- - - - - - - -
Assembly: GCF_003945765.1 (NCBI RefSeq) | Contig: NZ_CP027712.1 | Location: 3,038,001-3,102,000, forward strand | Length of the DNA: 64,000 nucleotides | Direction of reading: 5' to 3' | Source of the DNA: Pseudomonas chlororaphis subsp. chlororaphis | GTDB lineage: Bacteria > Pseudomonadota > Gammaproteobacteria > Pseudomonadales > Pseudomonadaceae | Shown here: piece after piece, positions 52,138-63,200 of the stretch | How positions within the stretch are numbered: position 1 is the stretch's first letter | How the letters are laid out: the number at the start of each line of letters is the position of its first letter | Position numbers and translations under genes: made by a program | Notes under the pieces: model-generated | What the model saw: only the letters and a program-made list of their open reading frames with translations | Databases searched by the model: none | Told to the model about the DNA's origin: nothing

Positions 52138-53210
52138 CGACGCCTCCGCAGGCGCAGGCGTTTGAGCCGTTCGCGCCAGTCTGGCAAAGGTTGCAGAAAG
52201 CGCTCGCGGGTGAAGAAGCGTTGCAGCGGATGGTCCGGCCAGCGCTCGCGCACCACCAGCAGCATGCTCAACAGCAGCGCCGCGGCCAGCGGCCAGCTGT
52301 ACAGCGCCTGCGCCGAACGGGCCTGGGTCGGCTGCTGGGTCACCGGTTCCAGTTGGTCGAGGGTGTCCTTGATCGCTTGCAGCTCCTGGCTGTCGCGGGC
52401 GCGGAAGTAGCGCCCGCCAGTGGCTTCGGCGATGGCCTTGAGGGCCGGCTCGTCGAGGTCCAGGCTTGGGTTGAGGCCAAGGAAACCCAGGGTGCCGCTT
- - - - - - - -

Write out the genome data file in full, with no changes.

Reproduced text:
Assembly: GCF_003945765.1 (NCBI RefSeq) | Contig: NZ_CP027712.1 | Location: 3,038,001-3,102,000, forward strand | Length of the DNA: 64,000 nucleotides | Direction of reading: 5' to 3' | Source of the DNA: Pseudomonas chlororaphis subsp. chlororaphis | GTDB lineage: Bacteria > Pseudomonadota > Gammaproteobacteria > Pseudomonadales > Pseudomonadaceae | Shown here: piece after piece, positions 52,138-63,200 of the stretch | How positions within the stretch are numbered: position 1 is the stretch's first letter | How the letters are laid out: the number at the start of each line of letters is the position of its first letter | Position numbers and translations under genes: made by a program | Notes under the pieces: model-generated | What the model saw: only the letters and a program-made list of their open reading frames with translations | Databases searched by the model: none | Told to the model about the DNA's origin: nothing

Positions 52138-53210
52138 CGACGCCTCCGCAGGCGCAGGCGTTTGAGCCGTTCGCGCCAGTCTGGCAAAGGTTGCAGAAAG
52201 CGCTCGCGGGTGAAGAAGCGTTGCAGCGGATGGTCCGGCCAGCGCTCGCGCACCACCAGCAGCATGCTCAACAGCAGCGCCGCGGCCAGCGGCCAGCTGT
52301 ACAGCGCCTGCGCCGAACGGGCCTGGGTCGGCTGCTGGGTCACCGGTTCCAGTTGGTCGAGGGTGTCCTTGATCGCTTGCAGCTCCTGGCTGTCGCGGGC
52401 GCGGAAGTAGCGCCCGCCAGTGGCTTCGGCGATGGCCTTGAGGGCCGGCTCGTCGAGGTCCAGGCTTGGGTTGAGGCCAAGGAAACCCAGGGTGCCGCTT